Modern take on ET Westbury’s Whippet

Stirling Kit have been designing and making model engines for over 10 years, originally inspired from seeing a model engine at a local show. Based in Shenzhen, China they have grown to over 100 people now making over 7000 model engines a year. Nowadays, their engine designs often start with ideas and opinions from their customers. These ideas can be very fragmented and varied, however, they use these and then refine the idea and design. Sometimes the design iterations can take a year to develop and make it through to production.

This approach means that they design model engines that the customer wants and they understand the details that are important to them. Then working with the engine designers they will turn this into a single design or sometimes even a series of products. Currently their focus is on model 4 stroke engines.

The engine about to be launched is based on one of E.T. Westbury’s final engine designs, the Whippet.

whippet engine at stirlingkit

Designed in 1963, Westbury thought that the Whippet would “set new standards for stamina, sprightliness and startability”. Conceived to power model boats. The 10cc Whippet is a single cylinder 4-stroke petrol side valve engine.

The Whippet is regarded as one of the most classic IC engine with great charm that unhindered by any pretension towards style. Westbury loves to make the engine more practical. He tended to make it a compact four-stroke, with simple construction, and not unduely heavy. It should be water cooled and have a simple lubrication system which would enable it to run for fairly substantial periods without attention.

Westbury worked hard to simplify the design. An advantage is that the crankcase and cylinder jacket are integrated into a single casting. Giving it a wonderful compact appearance. Also, giving it a practical mounting base to attach to a boat’s floor or to a plinth for a stationary installation.

The side-valve arrangement restricts the compression ratio and is not generally conducive to high performance. However, it does reduce both the component count, complexity, and overall height while facilitating effective water cooling of the head. It also results in a quiet operation.


  • Vertical Single Cylinder Four-Stroke
  • Size: 113 x 117 x 112mm
  • Weight: 1kg
  • Displacement: 10cc
  • Bore: 25mm and Stroke: 19mm
  • Rotation speed: 2000-6000rpm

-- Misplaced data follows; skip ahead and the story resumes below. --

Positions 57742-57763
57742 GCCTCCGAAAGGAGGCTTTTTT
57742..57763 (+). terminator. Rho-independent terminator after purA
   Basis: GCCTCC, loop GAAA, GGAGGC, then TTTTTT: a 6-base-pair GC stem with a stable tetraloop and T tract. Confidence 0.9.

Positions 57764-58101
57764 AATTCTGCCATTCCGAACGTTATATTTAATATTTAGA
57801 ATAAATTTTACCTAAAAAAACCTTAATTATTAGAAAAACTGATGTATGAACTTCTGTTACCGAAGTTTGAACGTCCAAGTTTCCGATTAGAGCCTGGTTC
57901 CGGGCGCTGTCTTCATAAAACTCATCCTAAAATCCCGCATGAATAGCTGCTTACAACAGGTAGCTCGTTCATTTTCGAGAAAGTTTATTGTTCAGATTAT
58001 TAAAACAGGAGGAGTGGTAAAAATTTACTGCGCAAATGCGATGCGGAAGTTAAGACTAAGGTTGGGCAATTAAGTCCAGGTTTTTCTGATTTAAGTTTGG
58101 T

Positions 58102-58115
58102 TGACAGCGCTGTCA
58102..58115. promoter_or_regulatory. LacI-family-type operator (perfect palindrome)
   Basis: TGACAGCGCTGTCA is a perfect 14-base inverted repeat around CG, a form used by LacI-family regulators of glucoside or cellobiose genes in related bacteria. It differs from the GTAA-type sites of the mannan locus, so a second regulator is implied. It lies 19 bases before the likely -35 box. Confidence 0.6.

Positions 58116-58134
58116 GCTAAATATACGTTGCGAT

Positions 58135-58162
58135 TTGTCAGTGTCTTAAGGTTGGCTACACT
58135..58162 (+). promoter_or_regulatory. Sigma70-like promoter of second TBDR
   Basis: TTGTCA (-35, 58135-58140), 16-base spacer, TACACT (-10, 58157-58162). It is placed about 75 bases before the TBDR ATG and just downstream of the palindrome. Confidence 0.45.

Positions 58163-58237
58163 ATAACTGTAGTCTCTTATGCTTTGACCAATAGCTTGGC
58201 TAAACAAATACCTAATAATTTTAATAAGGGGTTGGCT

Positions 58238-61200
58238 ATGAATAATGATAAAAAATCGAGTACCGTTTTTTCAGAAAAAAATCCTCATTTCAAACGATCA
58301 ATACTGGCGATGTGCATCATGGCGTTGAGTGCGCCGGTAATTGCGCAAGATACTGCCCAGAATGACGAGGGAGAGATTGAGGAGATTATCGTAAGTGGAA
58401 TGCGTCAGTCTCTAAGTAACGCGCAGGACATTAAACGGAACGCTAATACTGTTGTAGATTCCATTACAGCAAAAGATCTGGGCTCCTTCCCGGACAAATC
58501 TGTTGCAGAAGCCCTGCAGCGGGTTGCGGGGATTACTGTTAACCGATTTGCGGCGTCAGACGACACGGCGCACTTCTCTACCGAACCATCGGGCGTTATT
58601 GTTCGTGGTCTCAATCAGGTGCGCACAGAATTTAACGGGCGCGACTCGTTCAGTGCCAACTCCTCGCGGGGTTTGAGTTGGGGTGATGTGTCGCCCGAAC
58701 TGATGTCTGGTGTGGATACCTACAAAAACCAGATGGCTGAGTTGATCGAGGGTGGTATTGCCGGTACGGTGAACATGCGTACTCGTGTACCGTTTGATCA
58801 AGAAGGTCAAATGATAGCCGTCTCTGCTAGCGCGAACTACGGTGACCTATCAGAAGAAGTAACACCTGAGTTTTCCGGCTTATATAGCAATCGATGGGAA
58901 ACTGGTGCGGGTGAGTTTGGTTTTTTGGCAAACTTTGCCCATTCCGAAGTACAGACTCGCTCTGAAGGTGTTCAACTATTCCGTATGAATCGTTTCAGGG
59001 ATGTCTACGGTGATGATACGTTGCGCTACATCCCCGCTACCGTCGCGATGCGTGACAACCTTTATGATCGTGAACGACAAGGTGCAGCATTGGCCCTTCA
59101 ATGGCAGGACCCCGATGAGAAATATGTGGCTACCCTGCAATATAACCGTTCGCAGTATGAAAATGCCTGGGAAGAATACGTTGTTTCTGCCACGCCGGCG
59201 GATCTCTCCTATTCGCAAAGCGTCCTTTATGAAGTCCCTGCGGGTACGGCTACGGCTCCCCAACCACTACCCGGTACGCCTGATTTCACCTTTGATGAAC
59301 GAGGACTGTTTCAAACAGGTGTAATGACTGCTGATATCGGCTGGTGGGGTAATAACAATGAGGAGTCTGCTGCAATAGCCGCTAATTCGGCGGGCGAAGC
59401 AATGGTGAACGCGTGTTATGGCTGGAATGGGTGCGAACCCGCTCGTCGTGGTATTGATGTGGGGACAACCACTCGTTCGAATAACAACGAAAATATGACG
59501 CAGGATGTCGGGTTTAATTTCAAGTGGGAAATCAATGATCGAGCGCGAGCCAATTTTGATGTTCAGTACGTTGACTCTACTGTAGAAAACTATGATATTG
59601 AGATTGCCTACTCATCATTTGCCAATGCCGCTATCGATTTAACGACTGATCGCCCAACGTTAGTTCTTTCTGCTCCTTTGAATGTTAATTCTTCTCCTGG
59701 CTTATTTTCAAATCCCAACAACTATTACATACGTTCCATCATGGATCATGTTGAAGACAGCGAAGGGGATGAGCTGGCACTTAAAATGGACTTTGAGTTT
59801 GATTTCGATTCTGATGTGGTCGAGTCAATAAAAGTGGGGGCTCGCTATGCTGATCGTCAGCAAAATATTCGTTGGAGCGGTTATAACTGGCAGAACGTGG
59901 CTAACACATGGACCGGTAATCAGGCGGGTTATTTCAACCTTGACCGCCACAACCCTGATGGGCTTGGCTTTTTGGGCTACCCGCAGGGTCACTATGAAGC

• Power: 0.5ps
  • Water cooled
  • Hand pull start / Electric drill start
  • Independent lubrication
  • Fuel: gasoline.

You can order this Whippet model engine direct from Stirling Kit

et westbury models

E. T. Westbury

Edgar T. Westbury designed a large number of model engines. One of the most famous model engine designers from the 20th Century. A description of his designs along with images of engines made to those plans where available. Why not join in and send us images and details of your own Westbury model engine.

Enjomor Whippet

Unpacking the Enjomor Whippet

A parcel arrived from StirlingKit yesterday and I had to just calmly wait until this afternoon before unpacking the Enjomor Whippet.

Must state that this is a Paid Promotion as this is a gift from the StirlingKit team for me to review.

Enjomor block head

A Peek Inside the Enjomor Whippet

A peek inside the Enjomor Whippet was just too tempting, especially with a set of Wera Allen Keys laying nearby. The head of this Whippet engine is interesting as it is constructed as two layers. The combustion chamber has a heart shape cavity that links the sidevalves to the cylinder. 

Whippet cooling tank

Whippet Cooling Tank

From an idea for the Whippet cooling tank to the finished tank on a tripod. The Enjomor Whippet is water cooled and to fit with my construction of it as a stationary engine I needed a simple water tank.

enjomor whippet engine

Running the Enjomor Whippet

The engine has a good quality engine oil in the sump. Must admit that I screwed the oil cap back in place and turned the engine upside down for a while, just to ensure the piston, conrod and bearings had some oil over them. I know the oil will get moved around by the splasher on the big end of the conrod, but nothing better than starting well oiled.

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